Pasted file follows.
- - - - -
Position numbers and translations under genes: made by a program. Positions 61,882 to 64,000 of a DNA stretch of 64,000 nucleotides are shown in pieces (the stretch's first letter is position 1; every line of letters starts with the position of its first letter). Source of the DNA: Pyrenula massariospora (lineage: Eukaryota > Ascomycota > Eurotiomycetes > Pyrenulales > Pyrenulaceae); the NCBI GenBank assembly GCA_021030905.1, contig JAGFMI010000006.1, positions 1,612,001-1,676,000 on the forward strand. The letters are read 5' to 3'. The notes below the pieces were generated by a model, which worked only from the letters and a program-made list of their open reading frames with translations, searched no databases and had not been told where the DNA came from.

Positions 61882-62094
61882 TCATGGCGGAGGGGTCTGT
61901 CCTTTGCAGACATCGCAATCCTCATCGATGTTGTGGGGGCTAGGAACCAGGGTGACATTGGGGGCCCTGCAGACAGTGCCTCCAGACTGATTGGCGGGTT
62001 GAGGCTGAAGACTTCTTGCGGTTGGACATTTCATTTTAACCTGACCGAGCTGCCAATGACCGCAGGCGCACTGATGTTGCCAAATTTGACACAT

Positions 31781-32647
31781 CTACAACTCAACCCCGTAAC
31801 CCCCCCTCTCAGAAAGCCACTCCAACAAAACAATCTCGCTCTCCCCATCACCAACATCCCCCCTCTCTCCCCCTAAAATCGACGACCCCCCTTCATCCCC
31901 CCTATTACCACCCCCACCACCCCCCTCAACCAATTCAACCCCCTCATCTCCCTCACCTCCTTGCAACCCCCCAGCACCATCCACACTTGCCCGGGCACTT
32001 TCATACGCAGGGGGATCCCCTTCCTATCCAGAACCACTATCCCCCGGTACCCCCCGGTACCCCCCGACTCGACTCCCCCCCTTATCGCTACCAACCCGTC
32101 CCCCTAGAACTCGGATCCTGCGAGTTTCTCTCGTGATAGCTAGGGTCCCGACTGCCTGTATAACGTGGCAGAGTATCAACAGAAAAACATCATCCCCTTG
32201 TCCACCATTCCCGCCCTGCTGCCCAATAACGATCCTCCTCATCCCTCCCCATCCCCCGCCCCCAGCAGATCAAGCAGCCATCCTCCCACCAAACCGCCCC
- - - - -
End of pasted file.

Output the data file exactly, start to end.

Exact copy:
Position numbers and translations under genes: made by a program. Positions 61,882 to 64,000 of a DNA stretch of 64,000 nucleotides are shown in pieces (the stretch's first letter is position 1; every line of letters starts with the position of its first letter). Source of the DNA: Pyrenula massariospora (lineage: Eukaryota > Ascomycota > Eurotiomycetes > Pyrenulales > Pyrenulaceae); the NCBI GenBank assembly GCA_021030905.1, contig JAGFMI010000006.1, positions 1,612,001-1,676,000 on the forward strand. The letters are read 5' to 3'. The notes below the pieces were generated by a model, which worked only from the letters and a program-made list of their open reading frames with translations, searched no databases and had not been told where the DNA came from.

Positions 61882-62094
61882 TCATGGCGGAGGGGTCTGT
61901 CCTTTGCAGACATCGCAATCCTCATCGATGTTGTGGGGGCTAGGAACCAGGGTGACATTGGGGGCCCTGCAGACAGTGCCTCCAGACTGATTGGCGGGTT
62001 GAGGCTGAAGACTTCTTGCGGTTGGACATTTCATTTTAACCTGACCGAGCTGCCAATGACCGCAGGCGCACTGATGTTGCCAAATTTGACACAT

Positions 31781-32647
31781 CTACAACTCAACCCCGTAAC
31801 CCCCCCTCTCAGAAAGCCACTCCAACAAAACAATCTCGCTCTCCCCATCACCAACATCCCCCCTCTCTCCCCCTAAAATCGACGACCCCCCTTCATCCCC
31901 CCTATTACCACCCCCACCACCCCCCTCAACCAATTCAACCCCCTCATCTCCCTCACCTCCTTGCAACCCCCCAGCACCATCCACACTTGCCCGGGCACTT
32001 TCATACGCAGGGGGATCCCCTTCCTATCCAGAACCACTATCCCCCGGTACCCCCCGGTACCCCCCGACTCGACTCCCCCCCTTATCGCTACCAACCCGTC
32101 CCCCTAGAACTCGGATCCTGCGAGTTTCTCTCGTGATAGCTAGGGTCCCGACTGCCTGTATAACGTGGCAGAGTATCAACAGAAAAACATCATCCCCTTG
32201 TCCACCATTCCCGCCCTGCTGCCCAATAACGATCCTCCTCATCCCTCCCCATCCCCCGCCCCCAGCAGATCAAGCAGCCATCCTCCCACCAAACCGCCCC